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Joseph Graham shot his opening scene (Matthew Boyd, DP) like it’s a goddam Hitchcock movie. The Master of Suspense himself was notorious for creating predatory/deviant gay-coded characters (Rope, Shadow of A Doubt, Psycho, Rebecca, Strangers on a Train, Murder!, ).

578592_376830219061488_2082408420_nIn Strapped (2010), gays are rather nurturing, adventurous but not deviant, confused but not disturbed. Strapped is the Citizen Kane of gay hustler movies

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Body Without Soul (Grodecki, 1994, Czech Republic)

PRAGUE – 1994

Grodecki: Do you sell your body?
Czech Boy: Yes. You can say that.
Grodecki: How about your soul?
Czech Boy: I sell my body together with my soul.
Grodecki: How much are they paying for your body?
Czech Boy: 1000 crowns (35 dollars)
Grodecki: How much you want for your soul?
Czech Boy: 2000 crowns

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“A successful Chicago lawyer comes home to his family to reveal two things: he is gay and he is HIV+”

An Early Frost is the first widely-released film about the HIV/AIDS pandemic (November 1985). It is not the typical “disease of the week” film, as it bravely tackles other facets of the story including homophobia, medical information, social stigma, and family issues.

It was only a few years later when people came to know that it was actually predated by another film – BUDDIES (March 1985).

533385_450568908354285_1825730007_nLike Buddies, Frost imparts that the disease is not exclusive to a gender or a sexual orientation, as it hurts not only the infected, but also affects everybody who cares.

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Head On (Kokkinos, 1998, Australia)

” It s a meat market and the tougher the meat the bigger the sale. It’s vanity. I know it’s nothing more, but I get a buzz out of them* thinking I’m straight. The pleasure is not all mine.”

– Christos Tsiolkas’s Loaded

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Keen on doing “lavender in literature and cinema” during my research back then in graduate school, I came across with TEAROOM. But at that time it’s virtually impossible to get hold of copies, and research materials were few to none.

“[F]or two weeks in the summer of 1962, using a two-way mirror, police in the central Ohio town of Mansfield secretly filmed the activity in a public men’s room in the town square. The surveillance recorded dozens of men having sex, resulting in more than 30 prosecutions for sodomy, with at least a year in prison time for each. Decades later, filmmaker William E. Jones acquired the Mansfield footage while working on another project. The images so fascinated him that he’s been screening it, unaltered by further editing, as the 56-minute Tearoom. Shot without sound, in grainy color 16 mm, it’s a stunning document. The men range in age from their 20s to their 60s. They are white and black, fat and thin, in a banker’s suit or name-patched mechanic’s uniform. Faces humorless, eyes on the door, xxxxxxxx; a few exchange money. Michael Sicinski, in Cinema Scope magazine, called Tearoom “one of the most soberingly revelatory political films of recent years” and “a cinematic document of vital importance to the history of gay culture in the United States…”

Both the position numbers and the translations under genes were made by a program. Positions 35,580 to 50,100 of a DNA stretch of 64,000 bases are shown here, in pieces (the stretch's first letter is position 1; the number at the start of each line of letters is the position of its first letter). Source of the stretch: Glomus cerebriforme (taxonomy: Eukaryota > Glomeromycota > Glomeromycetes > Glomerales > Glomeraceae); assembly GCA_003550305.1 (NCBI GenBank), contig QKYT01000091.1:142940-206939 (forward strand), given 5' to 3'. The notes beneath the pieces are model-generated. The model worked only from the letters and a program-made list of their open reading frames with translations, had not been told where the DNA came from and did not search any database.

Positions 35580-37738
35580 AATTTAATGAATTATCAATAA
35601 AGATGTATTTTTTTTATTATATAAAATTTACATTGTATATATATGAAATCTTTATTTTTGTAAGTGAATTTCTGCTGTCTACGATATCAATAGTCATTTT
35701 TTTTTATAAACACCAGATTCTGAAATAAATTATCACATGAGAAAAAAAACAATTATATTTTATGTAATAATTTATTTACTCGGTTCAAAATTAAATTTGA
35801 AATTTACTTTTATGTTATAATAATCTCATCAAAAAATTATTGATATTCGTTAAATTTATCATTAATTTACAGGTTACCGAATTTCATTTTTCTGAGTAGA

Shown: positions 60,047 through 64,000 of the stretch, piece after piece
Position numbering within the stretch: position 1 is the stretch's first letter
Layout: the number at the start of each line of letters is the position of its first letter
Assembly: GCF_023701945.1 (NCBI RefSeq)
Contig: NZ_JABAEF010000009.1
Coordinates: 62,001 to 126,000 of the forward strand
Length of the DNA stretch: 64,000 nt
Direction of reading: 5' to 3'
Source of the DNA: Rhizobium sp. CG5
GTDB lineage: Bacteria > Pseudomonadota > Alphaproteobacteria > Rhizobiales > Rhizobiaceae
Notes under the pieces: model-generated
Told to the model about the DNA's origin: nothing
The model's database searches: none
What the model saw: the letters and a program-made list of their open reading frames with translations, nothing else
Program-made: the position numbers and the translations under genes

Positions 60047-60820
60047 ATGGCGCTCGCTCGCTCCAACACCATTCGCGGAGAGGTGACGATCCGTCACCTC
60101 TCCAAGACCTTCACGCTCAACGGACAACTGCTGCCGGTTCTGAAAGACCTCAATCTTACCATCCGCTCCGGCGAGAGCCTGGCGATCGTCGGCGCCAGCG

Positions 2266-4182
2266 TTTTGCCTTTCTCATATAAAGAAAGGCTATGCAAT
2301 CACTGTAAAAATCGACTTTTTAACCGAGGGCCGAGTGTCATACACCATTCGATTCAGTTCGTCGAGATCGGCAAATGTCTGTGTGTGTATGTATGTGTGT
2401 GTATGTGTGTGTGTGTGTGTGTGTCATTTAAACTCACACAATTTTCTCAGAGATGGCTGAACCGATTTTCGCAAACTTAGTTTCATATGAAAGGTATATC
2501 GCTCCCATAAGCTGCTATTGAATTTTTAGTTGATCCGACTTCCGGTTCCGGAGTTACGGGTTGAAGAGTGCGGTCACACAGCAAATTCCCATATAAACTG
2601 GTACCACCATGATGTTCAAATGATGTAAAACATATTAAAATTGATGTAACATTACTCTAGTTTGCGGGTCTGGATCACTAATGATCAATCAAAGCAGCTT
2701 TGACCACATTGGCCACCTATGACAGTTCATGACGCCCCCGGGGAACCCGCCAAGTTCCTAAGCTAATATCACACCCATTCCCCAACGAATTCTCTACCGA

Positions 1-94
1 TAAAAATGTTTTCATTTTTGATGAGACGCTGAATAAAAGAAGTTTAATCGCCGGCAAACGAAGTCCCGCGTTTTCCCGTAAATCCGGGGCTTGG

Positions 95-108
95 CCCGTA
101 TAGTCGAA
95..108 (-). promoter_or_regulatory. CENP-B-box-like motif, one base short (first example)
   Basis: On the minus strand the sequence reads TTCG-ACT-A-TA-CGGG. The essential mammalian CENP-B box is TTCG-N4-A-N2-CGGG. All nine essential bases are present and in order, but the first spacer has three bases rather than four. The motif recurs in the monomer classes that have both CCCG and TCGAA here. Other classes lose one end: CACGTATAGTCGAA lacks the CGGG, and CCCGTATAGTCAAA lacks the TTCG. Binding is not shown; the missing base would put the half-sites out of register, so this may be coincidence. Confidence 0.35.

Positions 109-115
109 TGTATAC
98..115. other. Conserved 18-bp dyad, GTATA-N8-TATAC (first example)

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Kill Your Darlings, Krokidas, 2013, USA)

Lucien and David channeling their inner Romeo and Juliet. August 13, 1944, New York.

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THE BEST FILM OF 2014: Pride (Matthew Warchus, UK/France, 2014)

A wonderful retelling of the most unlikely solidarity between unions: line dancers and disco queens. Faith in humanity restored! Victory to the miners!

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Love is Strange (Dir. Ira Sachs, USA/France/Brazil/Greece, 2014)

A modern reworking of Make Way for Tomorrow, as in, make way for the future of marriage equality. Sachs cemented his reputation as the Orson Welles of New York stories. Had Welles lived long enough to see this, he would drop in the “would make a stone cry” comment again.

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The Way He Looks (Dir. Daniel Ribeiro, Brazil, 2014)

Blind are those that never really saw the hallmark of excellence in this little Brazilian film about two boys who fall in love in the backdrop of middleclass values and biology experiments.

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